The Truth About Community Colleges

The Truth About Community Colleges

As the 2003-2004 academic year gets under way, Black Issues shines a spotlight on the role of the nation’s community colleges. Overlooked and frequently misunderstood, community colleges bear an enormous burden in opening the doors of higher education to millions of Americans. While community colleges serve as the bedrock institution for high-school graduates who opt for vocational opportunities, they are increasingly being called upon to educate a growing share of people who will eventually earn bachelor’s degrees and beyond.

Black Issues has in the past been accused of not covering community colleges as extensively as we do four-year institutions. Have we been slow to recognize the value of the community college? Actually, it is quite the contrary. The reality is that we do recognize the value of two-year institutions, so much so that our parent company almost 15 years ago began publishing Community College Week, a biweekly publication, which exclusively covers issues unique to two-year institutions. But issues and life on community-college campuses are of great importance to Black Issues. Community colleges attract a diverse student population, not just racially and ethnically diverse, but academically as well.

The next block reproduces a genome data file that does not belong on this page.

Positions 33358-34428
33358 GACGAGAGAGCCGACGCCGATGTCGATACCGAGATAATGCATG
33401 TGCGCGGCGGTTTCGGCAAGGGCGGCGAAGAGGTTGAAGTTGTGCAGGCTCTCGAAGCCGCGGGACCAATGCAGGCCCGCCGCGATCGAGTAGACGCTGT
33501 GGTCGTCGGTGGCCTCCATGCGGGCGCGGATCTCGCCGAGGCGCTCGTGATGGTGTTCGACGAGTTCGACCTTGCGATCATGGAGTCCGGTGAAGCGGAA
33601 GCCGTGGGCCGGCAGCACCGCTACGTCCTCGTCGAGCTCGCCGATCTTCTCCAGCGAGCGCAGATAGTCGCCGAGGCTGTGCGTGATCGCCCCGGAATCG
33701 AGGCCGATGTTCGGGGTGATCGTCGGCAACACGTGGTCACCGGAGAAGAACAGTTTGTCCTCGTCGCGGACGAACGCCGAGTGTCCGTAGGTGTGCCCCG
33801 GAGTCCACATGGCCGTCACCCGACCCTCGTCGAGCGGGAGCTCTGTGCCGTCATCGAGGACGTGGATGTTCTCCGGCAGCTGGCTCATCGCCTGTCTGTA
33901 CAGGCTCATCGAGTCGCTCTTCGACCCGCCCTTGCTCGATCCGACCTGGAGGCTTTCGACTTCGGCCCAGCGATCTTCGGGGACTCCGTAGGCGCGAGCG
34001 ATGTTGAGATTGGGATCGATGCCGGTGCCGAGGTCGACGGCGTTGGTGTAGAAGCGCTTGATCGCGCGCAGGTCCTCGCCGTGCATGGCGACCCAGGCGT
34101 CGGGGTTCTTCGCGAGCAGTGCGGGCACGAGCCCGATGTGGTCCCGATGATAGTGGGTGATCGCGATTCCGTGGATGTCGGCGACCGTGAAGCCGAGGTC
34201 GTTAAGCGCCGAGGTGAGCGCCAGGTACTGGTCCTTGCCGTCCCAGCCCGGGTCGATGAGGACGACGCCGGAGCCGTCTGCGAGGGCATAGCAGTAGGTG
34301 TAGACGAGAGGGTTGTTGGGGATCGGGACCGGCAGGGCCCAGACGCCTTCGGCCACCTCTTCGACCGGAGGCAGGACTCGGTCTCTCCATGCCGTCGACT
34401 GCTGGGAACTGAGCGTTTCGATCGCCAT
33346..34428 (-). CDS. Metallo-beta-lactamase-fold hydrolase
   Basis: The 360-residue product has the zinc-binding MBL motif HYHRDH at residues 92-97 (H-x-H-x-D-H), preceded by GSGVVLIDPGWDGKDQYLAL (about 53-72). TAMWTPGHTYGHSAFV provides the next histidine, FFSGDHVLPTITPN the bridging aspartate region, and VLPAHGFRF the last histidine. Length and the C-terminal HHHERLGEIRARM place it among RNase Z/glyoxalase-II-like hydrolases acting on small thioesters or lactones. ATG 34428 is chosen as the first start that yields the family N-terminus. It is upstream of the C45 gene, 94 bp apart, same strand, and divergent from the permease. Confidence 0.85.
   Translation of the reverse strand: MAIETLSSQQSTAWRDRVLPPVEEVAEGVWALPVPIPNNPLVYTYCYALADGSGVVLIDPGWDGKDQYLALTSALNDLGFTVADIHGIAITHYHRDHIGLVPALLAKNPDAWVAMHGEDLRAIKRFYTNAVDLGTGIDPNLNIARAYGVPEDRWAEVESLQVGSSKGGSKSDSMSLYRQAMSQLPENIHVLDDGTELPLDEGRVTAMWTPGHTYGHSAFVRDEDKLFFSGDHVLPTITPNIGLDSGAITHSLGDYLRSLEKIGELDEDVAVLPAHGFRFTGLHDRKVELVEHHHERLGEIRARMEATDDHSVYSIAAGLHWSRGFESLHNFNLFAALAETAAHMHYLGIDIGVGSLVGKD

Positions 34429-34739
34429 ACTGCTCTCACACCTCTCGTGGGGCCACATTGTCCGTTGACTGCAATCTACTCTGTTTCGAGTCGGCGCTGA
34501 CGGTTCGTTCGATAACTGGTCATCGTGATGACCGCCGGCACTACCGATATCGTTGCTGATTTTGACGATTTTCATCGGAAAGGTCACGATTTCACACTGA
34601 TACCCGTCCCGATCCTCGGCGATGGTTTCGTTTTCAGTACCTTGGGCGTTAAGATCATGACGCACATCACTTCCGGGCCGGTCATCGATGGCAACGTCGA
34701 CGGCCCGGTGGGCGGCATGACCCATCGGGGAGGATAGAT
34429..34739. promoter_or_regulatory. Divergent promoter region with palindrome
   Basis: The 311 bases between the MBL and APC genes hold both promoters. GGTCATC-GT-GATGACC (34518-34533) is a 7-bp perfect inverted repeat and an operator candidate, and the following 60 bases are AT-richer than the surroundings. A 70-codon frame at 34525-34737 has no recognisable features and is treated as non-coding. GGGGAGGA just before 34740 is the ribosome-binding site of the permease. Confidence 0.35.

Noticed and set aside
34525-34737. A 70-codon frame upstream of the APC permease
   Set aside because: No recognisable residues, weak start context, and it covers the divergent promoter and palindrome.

Community-college leaders admit to battling a public perception problem. The schools are often stereotyped as institutions that just serve students who do not have what it takes to attend a four-year institution. When in fact, who they serve and for what reasons is much broader. In short, these days it would be difficult to find a “typical” community-college student.

We hope the following mix of stories will re-educate you about community colleges and eliminate any stereotypes you might have about these institutions. Kendra Hamilton’s “Community Colleges: An Overlooked Oasis?” explores the dynamics underlying the role of the community college as the port of entry for millions of minorities and disadvantaged individuals into higher education. Ronald Roach examines the evolving relationship between community colleges and historically Black institutions in “A ‘Passport’ to a Four-Year Degree.” Ben Hammer documents the example of an urban community college taking a role in expanding educational opportunities in South Africa in “Serving Urban Populations a Continent Away.” And, lastly, Pamela Burdman writes about the important role community colleges have acquired as the launching pad for thousands of Californians who aspire to earn four-year degrees, but with the increased competition to attend, in particular, the top-tier UC schools, Berkeley and UCLA, opt to go the community-college route in hopes of transferring.

We hope you find these articles to be informative and eye-opening. And although what school you attend can certainly have its long-term privileges, what we should focus on is not whether someone attends a two- or four-year institution, but rather making sure that anyone who desires a higher education gets that opportunity.


Hilary Hurd Anyaso
Editor



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